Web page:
Jharna Dhara Chowdhury was eight when bloody communal riots between Muslims and Hindus broke out in late 1946 in southern Bangladesh - or East Bengal as it was known at that time.
Eyewitness accounts said villages were burnt to ashes and hundreds of thousands of people fled their homes.
Over a few weeks, thousands were killed and hundreds of women raped as mobs went on a rampage in the remote Noakhali region.
Media reports described how thousands of minority Hindus were forced to convert to Islam and compelled to dress up like Muslims and eat beef, acts which contravene their religious traditions.
The Noakhali massacre, as it came to be known, took place about a year before the end of British rule in the subcontinent.
India and Pakistan were carved out of British India and East Bengal became part of Pakistan.
"Our house was burnt down and many of our relatives were killed. We fled to neighbouring Assam [in India] for safety," Ms Chowdhury said.
"On my way, I saw death and destruction everywhere," the social worker and eminent peace activist remembered.
The brutality of the riots shocked Indian independence leader Mahatma Gandhi, who rushed to the region and went barefoot around villages for about four months preaching communal harmony and non-violence before the clashes finally came to an end.
The Noakhali Peace Mission set up by Mr Gandhi, known as Gandhiji, is considered to be a key event during the Indian independence struggle.
The violence in Noakhali started months after similar massive communal riots in the eastern Indian city of Calcutta. Thousands died in the "Great Calcutta Killings".
"We came back to our village in Noakhali after life returned to normal. But the communal riot left a deep scar on my mind ," the 74-year-old woman affectionately known as Jharnadi recalls.
"I was deeply touched by Gandhiji's peace message. It influenced me to work for the community and to promote communal harmony."
Although she never met Gandhi in person, she said she was touched by his principles of non-violence, self reliance and community work.
In line with Gandhian values, she thought basic education was vital to lift people out of poverty and to promote better understanding.
At the age of 17, Ms Chowdhury (Jharnadi) and her sister started a school in her village for under-privileged children.
Although neither had proper qualifications, it was met with an overwhelming response.
"We had no money to run the school. We used to fast twice a week to save some money. With that money, we bought books and other items," she recounted.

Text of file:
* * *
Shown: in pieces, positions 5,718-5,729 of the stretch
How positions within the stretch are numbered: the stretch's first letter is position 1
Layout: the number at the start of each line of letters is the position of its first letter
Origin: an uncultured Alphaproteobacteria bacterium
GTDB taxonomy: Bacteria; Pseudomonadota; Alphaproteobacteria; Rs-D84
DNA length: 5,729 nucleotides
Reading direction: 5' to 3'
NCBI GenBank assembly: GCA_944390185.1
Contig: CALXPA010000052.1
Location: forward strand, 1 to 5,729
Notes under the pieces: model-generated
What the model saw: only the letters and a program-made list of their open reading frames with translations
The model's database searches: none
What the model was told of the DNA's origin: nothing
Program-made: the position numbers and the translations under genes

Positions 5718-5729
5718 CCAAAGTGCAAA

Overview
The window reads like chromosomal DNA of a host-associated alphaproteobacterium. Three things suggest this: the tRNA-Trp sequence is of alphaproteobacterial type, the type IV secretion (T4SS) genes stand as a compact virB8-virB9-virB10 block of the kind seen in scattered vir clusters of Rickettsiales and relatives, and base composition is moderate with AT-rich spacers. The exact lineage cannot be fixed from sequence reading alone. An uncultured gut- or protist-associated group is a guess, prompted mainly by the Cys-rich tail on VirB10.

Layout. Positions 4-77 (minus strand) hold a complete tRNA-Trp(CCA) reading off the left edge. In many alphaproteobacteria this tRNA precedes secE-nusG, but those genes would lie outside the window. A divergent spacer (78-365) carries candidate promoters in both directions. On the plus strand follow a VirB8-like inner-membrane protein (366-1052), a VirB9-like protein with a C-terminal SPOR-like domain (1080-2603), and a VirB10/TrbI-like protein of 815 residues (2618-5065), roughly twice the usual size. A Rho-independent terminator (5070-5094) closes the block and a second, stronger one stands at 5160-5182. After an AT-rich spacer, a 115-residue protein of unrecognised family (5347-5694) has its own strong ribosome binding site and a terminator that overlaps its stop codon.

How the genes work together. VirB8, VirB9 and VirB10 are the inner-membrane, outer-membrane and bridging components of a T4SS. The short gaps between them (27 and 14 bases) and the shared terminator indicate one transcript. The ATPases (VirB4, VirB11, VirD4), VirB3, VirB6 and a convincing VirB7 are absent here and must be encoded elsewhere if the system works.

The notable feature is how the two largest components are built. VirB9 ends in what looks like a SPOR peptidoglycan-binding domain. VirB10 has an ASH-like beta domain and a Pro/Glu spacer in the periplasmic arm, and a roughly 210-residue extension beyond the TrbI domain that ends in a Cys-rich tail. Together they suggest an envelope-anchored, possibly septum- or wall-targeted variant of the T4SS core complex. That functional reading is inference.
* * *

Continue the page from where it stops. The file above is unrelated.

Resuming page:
But the school was closed after a few years because the sisters were not qualified. The decision shattered them.
Later, Jharnadi became a full-time social worker and lived in Dhaka, Chittagong, Comilla and in many other parts of the country. Like many Gandhian followers, she stayed single to focus fully on her work.
After spending many years working in various social organisations, Jharnadi finally joined the Gandhi Ashram Trust. It was established in the village of Jayag, soon after his visit to Noakhali.
"When Gandhiji left in March 1947, he told some of his disciples to stay back and that he would return. But he was killed a year later," Jharnadi said.
"His followers, led by Charu Chowdhury, believed that Gandhiji will one day come back in spirit, so they never left this place and continued with their community work until their deaths."
Hemanta Kumar Ghosh, a local landlord, donated his house and about 2,500 acres of land to the charity. The house has a symbolic significance as Gandhi stayed there for a night during his Noakhali peace mission.
When East Bengal became part of Pakistan, Gandhian followers and the charitable trust went through a turbulent period. Most of the land donated to the trust was confiscated and the Gandhians were put in jail on suspicion of spying for India.
But despite various threats from the Pakistani authorities, the disciples refused to leave.
"Four of Gandhiji's disciples were killed by Pakistani soldiers in the same house. After spending many years in jail, Charu Chowdhury was released when Bangladesh became independent in 1971," she recalled.
She says that the ashram has gradually regained its past glory since 1971.
However, after years of court battles, only 25 acres of Gandhi Ashram Trust lands were recovered. A small Gandhi museum has also been set up in the main building.
Soon after the death of Charu Chowdhury in 1990, Jharnadi took over the responsibility of running the trust.
Today it is working directly with 25,000 poor families, both Muslims and Hindus. It has become a centre for various activities including training programmes for rural women to boost their income, free education for poor children and poverty alleviation schemes.
Jharnadi also travels around villages in the Noakhali region, working to improve the lives of Dalits, who are at the bottom of the centuries-old Hindu caste system.
The ashram is still working steadfastly to maintain peace and harmony between different communities. But almost 65-years after the bloody riots, has that been achieved in the Noakhali region?
"Things are much better now. There hasn't been any major communal riot here ever since Gandhiji visited this place. His peace mission has left a lasting legacy here in Noakhali," said Jharnadi proudly.